A farmer uses a gleaner to harvest soybeans Tuesday afternoon in a field at the northwest corner of county roads 200 West and 200 North. Because of projected lower yields and prices this year than in 2016, revenue per acre is expected to be down by 14 percent for soybeans and 7 percent for corn. (The Commercial Review/Ray Cooney)
A farmer uses a gleaner to harvest soybeans Tuesday afternoon in a field at the northwest corner of county roads 200 West and 200 North. Because of projected lower yields and prices this year than in 2016, revenue per acre is expected to be down by 14 percent for soybeans and 7 percent for corn. (The Commercial Review/Ray Cooney)
From about 2006 through ’13, prices soared for both corn and soybeans, resulting in record income for farmers.

Since then, they have had to deal with ever-decreasing margins.

That will be the case again for the 2017 crop, and perhaps a couple more, a Purdue University agricultural economist projects.

Chris Hurt, who has been part of the Purdue agriculture department for 36 years, said price and yield projections forecast revenue per acre for this year’s crop to be down by 14 percent for soybeans and 7 percent for corn.

“Part of this is last year was a very good yielding crop and prices look like they’re a little better than this year,” he said. “Margins have been very tight since the 2014 crop. This crop year, 2017, is now the fourth year in a row of tight margins. And margins will be tighter for this year’s crop than they were last year’s crop.”

A United States Department of Agriculture crop report for Indiana released Monday shows that as of Oct. 13 more than half (56 percent) of the state’s soybean crop has already been harvested. That is ahead of the 2016 pace.

Meanwhile, about 31 percent of Indiana’s corn had been harvested, which is less than at the same time last year.

Crop yields project to be about average, Hurt said, with corn coming in at 165 bushels per acre and soybeans at 52.5 bushels per acre. Those numbers are down from last year’s marks — 169.8 and 59.5 respectively — but still better than the 2015 crops that were hurt by early-summer flooding.

Wet weather threatened farmers early in the growing season this year, but the end of the year was mostly dry and temperatures were mild. (Jay County didn’t see the mercury climb to 90 degrees until late September.)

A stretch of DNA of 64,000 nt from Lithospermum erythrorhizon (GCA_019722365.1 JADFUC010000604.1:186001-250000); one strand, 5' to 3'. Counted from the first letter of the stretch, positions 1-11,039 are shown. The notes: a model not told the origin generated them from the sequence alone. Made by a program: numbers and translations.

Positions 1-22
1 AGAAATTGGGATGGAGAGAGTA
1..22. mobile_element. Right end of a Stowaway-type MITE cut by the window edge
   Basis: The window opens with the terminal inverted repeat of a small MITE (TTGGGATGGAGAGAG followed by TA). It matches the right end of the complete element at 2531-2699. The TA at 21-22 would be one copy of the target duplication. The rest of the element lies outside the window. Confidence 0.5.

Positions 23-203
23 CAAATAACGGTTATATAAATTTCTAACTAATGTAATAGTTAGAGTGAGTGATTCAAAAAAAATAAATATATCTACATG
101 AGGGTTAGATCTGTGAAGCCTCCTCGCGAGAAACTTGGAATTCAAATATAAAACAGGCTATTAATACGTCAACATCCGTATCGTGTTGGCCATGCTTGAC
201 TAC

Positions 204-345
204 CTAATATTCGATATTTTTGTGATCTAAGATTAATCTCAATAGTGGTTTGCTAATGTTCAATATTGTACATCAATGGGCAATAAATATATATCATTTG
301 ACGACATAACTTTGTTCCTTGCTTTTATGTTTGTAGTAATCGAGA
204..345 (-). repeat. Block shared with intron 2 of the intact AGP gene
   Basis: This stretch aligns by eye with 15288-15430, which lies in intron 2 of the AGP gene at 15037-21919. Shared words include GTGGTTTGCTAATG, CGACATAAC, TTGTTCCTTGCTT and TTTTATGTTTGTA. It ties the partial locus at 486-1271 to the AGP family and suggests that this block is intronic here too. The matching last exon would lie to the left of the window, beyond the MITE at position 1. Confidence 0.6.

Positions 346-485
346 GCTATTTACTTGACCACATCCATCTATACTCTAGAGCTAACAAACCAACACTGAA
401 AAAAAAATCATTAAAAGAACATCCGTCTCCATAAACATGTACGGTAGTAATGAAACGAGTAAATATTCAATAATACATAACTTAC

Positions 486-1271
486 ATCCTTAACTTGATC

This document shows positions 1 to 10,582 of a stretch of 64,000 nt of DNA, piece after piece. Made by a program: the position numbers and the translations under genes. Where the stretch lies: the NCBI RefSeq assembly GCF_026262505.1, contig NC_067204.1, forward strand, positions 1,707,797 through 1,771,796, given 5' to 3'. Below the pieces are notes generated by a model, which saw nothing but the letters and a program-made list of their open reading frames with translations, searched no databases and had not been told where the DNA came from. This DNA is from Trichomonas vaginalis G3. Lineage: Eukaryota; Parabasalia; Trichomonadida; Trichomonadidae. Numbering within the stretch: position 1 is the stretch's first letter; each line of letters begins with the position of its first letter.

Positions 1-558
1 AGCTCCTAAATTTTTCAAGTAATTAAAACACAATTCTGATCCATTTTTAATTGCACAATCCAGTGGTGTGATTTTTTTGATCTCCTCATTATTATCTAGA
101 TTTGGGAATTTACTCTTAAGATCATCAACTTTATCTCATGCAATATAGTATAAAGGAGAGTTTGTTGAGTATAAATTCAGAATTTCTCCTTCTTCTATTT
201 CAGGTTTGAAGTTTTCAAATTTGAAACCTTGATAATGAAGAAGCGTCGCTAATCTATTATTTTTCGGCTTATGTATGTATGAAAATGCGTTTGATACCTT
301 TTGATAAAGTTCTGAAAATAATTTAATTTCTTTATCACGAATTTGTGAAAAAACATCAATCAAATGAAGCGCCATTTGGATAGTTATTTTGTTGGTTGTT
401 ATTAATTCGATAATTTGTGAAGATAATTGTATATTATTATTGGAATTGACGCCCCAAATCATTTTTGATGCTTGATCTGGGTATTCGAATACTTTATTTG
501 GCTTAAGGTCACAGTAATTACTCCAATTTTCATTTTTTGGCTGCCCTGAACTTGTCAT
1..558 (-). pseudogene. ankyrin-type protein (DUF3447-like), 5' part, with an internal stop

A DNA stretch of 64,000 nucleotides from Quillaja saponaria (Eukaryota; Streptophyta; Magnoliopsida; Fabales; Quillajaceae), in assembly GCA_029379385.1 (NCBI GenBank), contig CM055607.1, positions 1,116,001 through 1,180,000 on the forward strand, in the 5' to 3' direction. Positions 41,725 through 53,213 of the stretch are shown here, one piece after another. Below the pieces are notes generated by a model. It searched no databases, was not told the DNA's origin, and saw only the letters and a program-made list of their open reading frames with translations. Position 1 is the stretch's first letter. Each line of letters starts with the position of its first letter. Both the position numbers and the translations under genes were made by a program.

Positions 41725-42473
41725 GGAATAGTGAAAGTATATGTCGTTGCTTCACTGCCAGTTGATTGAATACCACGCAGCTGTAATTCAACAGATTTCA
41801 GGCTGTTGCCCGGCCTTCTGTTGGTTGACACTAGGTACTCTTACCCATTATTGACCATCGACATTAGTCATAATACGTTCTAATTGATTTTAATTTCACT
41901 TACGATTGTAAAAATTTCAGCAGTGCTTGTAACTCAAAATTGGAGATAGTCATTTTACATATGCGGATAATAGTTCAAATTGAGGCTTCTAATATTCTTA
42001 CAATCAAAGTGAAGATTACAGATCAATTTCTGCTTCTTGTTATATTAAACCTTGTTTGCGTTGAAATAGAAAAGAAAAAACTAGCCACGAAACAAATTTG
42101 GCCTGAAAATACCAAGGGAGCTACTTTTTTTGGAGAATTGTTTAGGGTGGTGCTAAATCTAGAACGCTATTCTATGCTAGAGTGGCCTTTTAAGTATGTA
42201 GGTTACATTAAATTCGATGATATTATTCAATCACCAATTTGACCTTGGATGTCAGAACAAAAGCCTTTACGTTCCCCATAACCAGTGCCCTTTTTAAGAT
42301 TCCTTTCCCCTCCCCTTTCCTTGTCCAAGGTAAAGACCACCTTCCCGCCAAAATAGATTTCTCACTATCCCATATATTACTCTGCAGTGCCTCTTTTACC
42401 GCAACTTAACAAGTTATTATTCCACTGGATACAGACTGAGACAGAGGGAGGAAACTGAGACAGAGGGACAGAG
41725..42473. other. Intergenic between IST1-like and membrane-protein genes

“Most of us in northern Indiana were overly blessed for moisture in the springtime,” said Hurt, adding that avoiding an early frost gave time for crops to reach their full maturity. “Given the wet start that we had this spring, probably most producers would feel pretty positive to get back to about average. … We really had a lot of moisture early on in the season.”

In addition to yields being down from 2016, prices are expected to continue their downward trend.

Hurt noted projections that show $3.45 per bushel for the 2017 corn crop and $9.50 per bushel for soybeans. Those numbers are down by 15 and 20 cents respectively.

The combination of those two factors will lead to another tight year for farmers, who Hurt said will continue to employ tactics in an effort to keep their costs down. Those include spending less on “inputs” such as fertilizer and equipment.

“All of them, I think, have made adjustments already, and they will continue to work on what they can influence,” he said.

He noted that prices are down 23 percent for corn and 27 percent for soybeans from 2013. “They obviously will look for any cost savings they can get. They’re going to be very cautious about capital expenditures.

“One of the things that happens is that when margins get tight, people do adjust. They learn to live and operate on more narrow margins.

“After now four years, this becomes more the norm.

“This is kind of the way it is in farming. Most of the years I’ve been around farming … there’s a lot more years when margins are tight than when they’re abundant.”

Another possibility for corn and soybean producers is to store their crops in hopes of better prices down the road. Those prospects are modest — maybe 20- to 25-cent increases for corn and 50 to 75 cents on soybeans — but could provide some relief.

“There are good premiums being bid for storing corn and soybeans and marketing them on into next spring or summer,” Hurt said.

Because of the lower grain prices, which lead to lower costs on feed, continued growth in supplies are expected in the livestock sector. It has been expanding since 2014, rebounding from a reduction in meat supplies during the previous eight years.

Finished cattle and hog prices per 100 pounds are expected to come in at $119 and $51 respectively for 2017 and drop next year, Hurt said. Meanwhile, milk and egg prices — $17.65 per 100 pounds and 88 cents a dozen, respectively — should see slight increases in 2018.

The hope for grain producers is that the downward adjustment in prices could be coming to a close within the next couple of years. Worldwide inventories — the largest producers outside the U.S. are China, Brazil, India and Argentina — are beginning to come down, which would help boost prices.

But Hurt suggested that farmers be prepared for at least one or two more years of modest prices and slim margins.

“We see the big global picture starting to show a little bit of turn around,” he said. ““We’re probably two-thirds of the way through that adjustment, but not quite there yet.”